Wednesday, January 11, 2012

getting through disillusionment

Before break, I wrote about the frustrating and challenging phase that many new teachers experience: disillusionment. I wanted to return to this topic, because despite the challenge of this phase, there are things you can do to help you through it.

Some of the actions you can take I’ve already written about, such as observing a mentor or other experienced teacher. You could also observe and meet with an effective and motivated fairly new teacher, such as a second-year teacher, who is close enough to their first year of teaching to be relatable, but have some additional perspective and growth since then to share. A principal, curriculum director, or instructional coach can usually help set something like this up.

Speaking of instructional coaches, if you are fortunate to have one or more in your building, they can be a tremendous resource. Are you nervous about an upcoming unit? Work with the coach and perhaps see if they can teach a lesson or two within that unit. Working with your students in your content can provide you an even more purposeful model than even observing someone else in your department, school, or district.

At the end of the week, make a promise to yourself to think about one success (however small) from the week, and write it down, perhaps in your lesson plan book, a reflective journal, or on a bulletin board at school and home. Something will have gone well every week, improving your math lesson from first to last hour, having a positive interaction with a particular student, you got those papers graded, or you had an effective team meeting. If you feel comfortable, share this success with a trusted colleague and make it a habit.

Something else you can do to work through disillusionment is to set a short-term goal – something manageable that you can accomplish in the next month or two. Find someone to help you set and check in about your goal – an administrator, a teacher, an instructional coach, or a friend from your preparation program.

Some people in this phase like to read inspirational books, such as The Courage to Teach by Parker Palmer, Why I Teach by Ester Wright, or Teaching from the Heart by Sharon Draper. Others don’t find that particularly helpful. And that’s ok.

All that aside, it is still important to honor what you are experiencing. You don’t need to go through this alone, though, and in all of these ideas is the suggestion that you build a community around working through this challenge.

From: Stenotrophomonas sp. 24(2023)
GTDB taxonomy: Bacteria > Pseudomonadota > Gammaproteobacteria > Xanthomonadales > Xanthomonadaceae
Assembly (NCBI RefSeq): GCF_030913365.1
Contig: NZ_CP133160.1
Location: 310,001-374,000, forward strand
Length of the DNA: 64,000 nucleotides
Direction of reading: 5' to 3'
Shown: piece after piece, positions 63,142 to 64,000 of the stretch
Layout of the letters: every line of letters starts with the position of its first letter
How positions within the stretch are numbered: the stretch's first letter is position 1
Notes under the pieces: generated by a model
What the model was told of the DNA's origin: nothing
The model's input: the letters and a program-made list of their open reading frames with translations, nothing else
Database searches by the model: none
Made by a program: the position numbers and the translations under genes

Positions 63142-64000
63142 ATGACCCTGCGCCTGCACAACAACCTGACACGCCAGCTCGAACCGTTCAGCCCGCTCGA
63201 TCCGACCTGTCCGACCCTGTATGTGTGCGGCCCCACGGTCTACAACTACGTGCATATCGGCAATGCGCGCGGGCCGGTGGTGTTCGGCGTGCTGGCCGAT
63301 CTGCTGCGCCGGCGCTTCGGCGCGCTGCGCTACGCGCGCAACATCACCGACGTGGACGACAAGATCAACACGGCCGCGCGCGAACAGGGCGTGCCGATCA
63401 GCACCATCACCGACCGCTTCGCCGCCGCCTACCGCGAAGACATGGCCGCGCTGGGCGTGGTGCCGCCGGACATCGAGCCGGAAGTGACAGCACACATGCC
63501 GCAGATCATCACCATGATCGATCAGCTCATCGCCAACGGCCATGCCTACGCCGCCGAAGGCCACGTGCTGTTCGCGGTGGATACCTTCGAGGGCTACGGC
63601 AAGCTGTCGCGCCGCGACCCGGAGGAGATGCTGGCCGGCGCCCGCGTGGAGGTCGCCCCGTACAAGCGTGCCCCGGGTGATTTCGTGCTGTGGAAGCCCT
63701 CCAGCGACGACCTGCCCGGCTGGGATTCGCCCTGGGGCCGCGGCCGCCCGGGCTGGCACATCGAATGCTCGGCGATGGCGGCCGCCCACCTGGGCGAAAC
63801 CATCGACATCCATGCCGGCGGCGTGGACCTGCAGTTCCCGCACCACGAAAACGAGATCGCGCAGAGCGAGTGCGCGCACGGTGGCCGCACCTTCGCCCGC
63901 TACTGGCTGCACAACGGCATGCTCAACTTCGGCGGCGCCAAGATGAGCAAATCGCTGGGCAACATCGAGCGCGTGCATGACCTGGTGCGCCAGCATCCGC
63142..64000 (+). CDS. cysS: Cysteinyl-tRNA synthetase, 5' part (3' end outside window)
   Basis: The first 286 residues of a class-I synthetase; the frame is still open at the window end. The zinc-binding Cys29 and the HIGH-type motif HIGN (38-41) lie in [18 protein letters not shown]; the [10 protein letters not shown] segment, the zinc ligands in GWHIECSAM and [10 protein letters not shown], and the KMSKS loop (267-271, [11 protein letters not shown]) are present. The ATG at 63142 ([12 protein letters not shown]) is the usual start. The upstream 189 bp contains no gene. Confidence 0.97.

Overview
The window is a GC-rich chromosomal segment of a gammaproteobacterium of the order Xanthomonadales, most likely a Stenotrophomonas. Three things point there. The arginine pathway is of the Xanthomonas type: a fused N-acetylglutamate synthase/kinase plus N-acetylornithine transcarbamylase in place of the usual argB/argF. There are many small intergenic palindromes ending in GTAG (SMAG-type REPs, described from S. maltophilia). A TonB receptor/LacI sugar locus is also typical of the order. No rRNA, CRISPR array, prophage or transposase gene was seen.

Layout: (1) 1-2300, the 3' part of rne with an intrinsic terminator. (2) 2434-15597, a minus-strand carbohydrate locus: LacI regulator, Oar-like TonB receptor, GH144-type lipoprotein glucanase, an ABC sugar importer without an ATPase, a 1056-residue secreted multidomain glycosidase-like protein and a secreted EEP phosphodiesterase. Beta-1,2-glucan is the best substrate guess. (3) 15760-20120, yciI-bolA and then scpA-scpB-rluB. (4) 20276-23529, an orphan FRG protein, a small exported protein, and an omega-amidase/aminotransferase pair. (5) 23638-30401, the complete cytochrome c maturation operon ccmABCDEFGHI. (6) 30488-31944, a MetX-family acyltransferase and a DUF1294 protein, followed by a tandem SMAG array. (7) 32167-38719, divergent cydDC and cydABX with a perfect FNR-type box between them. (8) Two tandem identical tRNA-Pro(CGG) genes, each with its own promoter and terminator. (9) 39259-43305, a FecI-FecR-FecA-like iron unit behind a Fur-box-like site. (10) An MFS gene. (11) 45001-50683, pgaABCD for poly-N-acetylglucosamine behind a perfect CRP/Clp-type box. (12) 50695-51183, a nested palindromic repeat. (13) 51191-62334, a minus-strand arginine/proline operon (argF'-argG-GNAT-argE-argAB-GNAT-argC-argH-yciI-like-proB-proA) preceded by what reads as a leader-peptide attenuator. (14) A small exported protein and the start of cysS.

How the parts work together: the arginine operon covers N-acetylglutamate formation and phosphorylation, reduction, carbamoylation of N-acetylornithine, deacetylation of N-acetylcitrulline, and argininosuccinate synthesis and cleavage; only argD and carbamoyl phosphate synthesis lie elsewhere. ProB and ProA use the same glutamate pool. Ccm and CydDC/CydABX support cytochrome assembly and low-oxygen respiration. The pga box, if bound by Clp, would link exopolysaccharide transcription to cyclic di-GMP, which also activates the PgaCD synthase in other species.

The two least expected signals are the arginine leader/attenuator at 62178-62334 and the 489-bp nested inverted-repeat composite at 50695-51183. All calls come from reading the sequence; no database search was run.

Anyone else out there have ideas for getting through this difficult phase in teaching?


Friday, January 6, 2012

student reflections on assessments

Welcome back! I'm sure you're fully back in the swing of things, but I do hope you had a lovely winter break full of family, friends, fun, and food.

I was at an elementary and a middle school on Tuesday, and even though it was only the first day back from winter break, the M word hung heavily in the air. What's the M word, you ask? Oh, you know it: MCA. Still months away, but once winter break is over, the pressure begins to mount as the date looms in the future. I am not an advocate of abandoning good instruction to "prepare for the test." Most of the research out there says that though kids need some refreshers and a small amount of time to practice good test-taking strategies, they don't need weeks and weeks of practice tests. That doesn't help.

But what can you do now to get kids thinking about the MCAs and their progress in your courses? Ask them to do some reflection.

Have students take a look at their recent assessments or assignments - recent MAP scores, a test, a paper they wrote, a lab report they worked on - and share the standards and objectives the assignment was designed to assess. Have students evaluate themselves on their work. Have them think about:

  • What are my strengths relative to the standards?
  • In what have I seen myself improve?
  • Where are my areas of weakness?
  • Where didn't I perform as I wanted, and how might I make those answers/areas better?
  • What does this result mean for the next steps in my learning, and how should I prepare for that improvement?
This type of reflection can help you prepare for what you may need to review to make sure students are proficient and/or where you can go deeper. Also, it can inform upcoming conferences, end of semester report cards, or simply in your regular communication with students and parents.

One thing new teachers are often afraid of doing is being honest with students about their scores on assessments. But in order for students to feel some ownership and responsibility for their assessment scores, they need to understand them and know what to do to improve. Part of that improvement can be uncovered in their self-reflections and students will appreciate frank discussions of their progress. Instead of focusing on test-prep, focus on assessment for learning through formative assessments and reflections.

Reference: Chappuis, S. & Chappuis, J. (2007/2008). The best value in formative assessment. Educational Leadership, 65(4), 14-18.